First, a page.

Jimmy Turns Ninety !!!August 2, 2015 was James Baldwin’s 90th Birthday. Our Celebration: A Nationwide Series of Community Forums,
"Conversations with Jimmy" ... NEWS ... EPK
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“ Our Outreach & Engagement events have already brought Baldwin to thousands of students. Now educators and parents are asking for Lesson Plans. ”
During our past year and a half on the road, co-hosting BALDWIN film screenings + talkbacks with hundreds of schools, libraries, art centers, civic groups, churches and prisons, we’ve received repeated requests for a James Baldwin curriculum: ideally, an easily adaptable set of teaching tools that make the topic feel ‘fresh’ – both visually and culturally engaging.
The result? With the help of development grants from Connecticut Humanities, Massachusetts Humanities and the NEA, the creation of a multimedia Digital Curriculum – downloadable and adaptable – is the James Baldwin Project’s next goal.
Designed to bring Baldwin's history, writings and exploration of brotherhood to the next generation, this curriculum will be scaled to suit a variety of ages and classrooms. Our primary focus will be high school, community college and beyond; we will also serve middle school populations.
Once completed, our Baldwin Curriculum will include a mix of Study Guides, Lesson Plans, Social Identity Workshops & Performance Prompts, all multimedia, all easy to adapt to existing courses of study, and all created by a stellar group of educators. As with all of our Outreach & Engagement initiatives, it will be community-based: both lesson plans and events will be custom-designed by participants. Text elements will include fiction and non-fiction excerpts, primarily from Baldwin but also from critics and scholars. Multimedia elements – many excerpted from our newly re-mastered ‘digital BALDWIN’ – will include archival graphics, still photos, audio segments and video clips. These archival components are key: their inclusion will help students experience the power of Baldwin as a ‘secular preacher’ on a first-person level, then help them situate Baldwin in a wider social and historical context. Both current events and 21st-century cultural elements will also add context, from hip-hop lyrics (Kendrick Lamar, Macklemore) to comedians’ riffs (Chris Rock), from newspaper columnists (Charles Blow) to our current National Book Award winner Ta-Nehisi Coates ... all of whom reference Baldwin.
“ This goes beyond ‘Teaching Baldwin.’ His words not only illuminate multiple disciplines – literature, history, theater, music, social justice, gender studies, ethics, religion –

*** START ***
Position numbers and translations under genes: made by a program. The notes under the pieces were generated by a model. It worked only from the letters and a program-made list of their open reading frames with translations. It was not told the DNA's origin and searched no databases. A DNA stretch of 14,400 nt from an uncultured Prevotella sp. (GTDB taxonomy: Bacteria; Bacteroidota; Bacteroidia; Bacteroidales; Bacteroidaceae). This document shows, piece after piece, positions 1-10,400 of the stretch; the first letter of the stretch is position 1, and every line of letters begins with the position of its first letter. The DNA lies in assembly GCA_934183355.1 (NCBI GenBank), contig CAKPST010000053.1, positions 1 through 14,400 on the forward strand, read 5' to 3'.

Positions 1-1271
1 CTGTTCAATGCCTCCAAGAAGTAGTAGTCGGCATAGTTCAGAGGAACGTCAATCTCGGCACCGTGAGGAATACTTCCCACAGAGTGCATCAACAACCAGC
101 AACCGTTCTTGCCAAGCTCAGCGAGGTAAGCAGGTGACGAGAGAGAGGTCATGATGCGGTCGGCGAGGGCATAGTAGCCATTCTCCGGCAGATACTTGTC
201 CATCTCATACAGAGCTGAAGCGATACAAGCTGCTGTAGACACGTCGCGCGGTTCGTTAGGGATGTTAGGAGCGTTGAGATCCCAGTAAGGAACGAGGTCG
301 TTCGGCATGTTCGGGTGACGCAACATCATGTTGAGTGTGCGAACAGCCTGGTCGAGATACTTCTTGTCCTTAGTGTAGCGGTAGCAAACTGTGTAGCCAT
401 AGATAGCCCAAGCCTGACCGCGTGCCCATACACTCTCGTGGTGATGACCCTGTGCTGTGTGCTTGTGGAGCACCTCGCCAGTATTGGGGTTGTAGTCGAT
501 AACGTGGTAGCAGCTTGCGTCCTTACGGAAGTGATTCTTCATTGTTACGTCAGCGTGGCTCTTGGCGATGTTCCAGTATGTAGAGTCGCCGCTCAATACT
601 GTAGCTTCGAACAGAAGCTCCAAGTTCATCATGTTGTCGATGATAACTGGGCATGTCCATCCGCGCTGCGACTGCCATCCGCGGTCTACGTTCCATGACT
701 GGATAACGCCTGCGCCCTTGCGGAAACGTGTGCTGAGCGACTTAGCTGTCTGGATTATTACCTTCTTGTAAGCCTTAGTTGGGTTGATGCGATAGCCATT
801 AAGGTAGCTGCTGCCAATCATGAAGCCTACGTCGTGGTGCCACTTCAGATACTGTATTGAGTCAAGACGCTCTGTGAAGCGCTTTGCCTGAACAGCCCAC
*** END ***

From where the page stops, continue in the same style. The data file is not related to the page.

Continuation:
but also help us explore what it means to be human.
Basically, we are ready to go. Our Curriculum Team is already in place: Senior Baldwin Scholars, Supervisory Professors, Curriculum Specialists, Social Justice Educators and Master Teachers (with specialties ranging from Language Arts to Critical Race Theory). Our plan of action includes curriculum creation, in-class beta-testing, educator development workshops and school-based event presentations. Work will begin as soon as we raise the funds required to access grants already awarded.
We know there is a need for this. From Boys & Girls Clubs in Omaha, Nebraska, to public high schools in Bridgeport & Hartford, Connecticut, from New York University to the University of California Merced, from Quinebaug Valley Community College to Southern Oregon University, from Stanford to Yale, we’ve already brought Baldwin to thousands of students. We've even collaborated with California’s Prison University Project, bringing Baldwin to inmates at San Quentin prison. Just this year, with our help, one of our Baldwin Project Scholar/Advisors inaugurated a freshman honors course on Baldwin, to be taught at the University of Connecticut for the next three years. And that’s just the beginning: we have a waiting list of educational institutions who plan to bring Baldwin to their students once our curriculum is available.
“ Please help us open minds and change lives by supporting this important initiative. Matching funds must be raised in order to ‘unlock’ grants already awarded. ”
Why is this needed?
In many ways, Baldwin is timeless. For young people in particular, he serves as a surprising ‘reality check.’ His words still sound fresh, his message on target: painfully in sync with current events. While studying his life, students can compare their own lives – and the videos they see on YouTube – to historical precedents. They can also link him to artist-activists whom they admire today: they can learn that social change is inspired not just by political speeches and legislation but also by art & emotion. Personal interaction.
This project goes beyond ‘Teaching Baldwin.’ With him as their catalyst, students can learn to look beyond labels like race and religion. Consider what people share instead of what divides them. Appreciate individual potential and value. Decide what they’d like to change in the world that we share … and then explore what they can change, and how.
Baldwin’s message is simple: “If you alter, even by a millimeter, the way people look at reality, you can change it.” We see this as a call to action.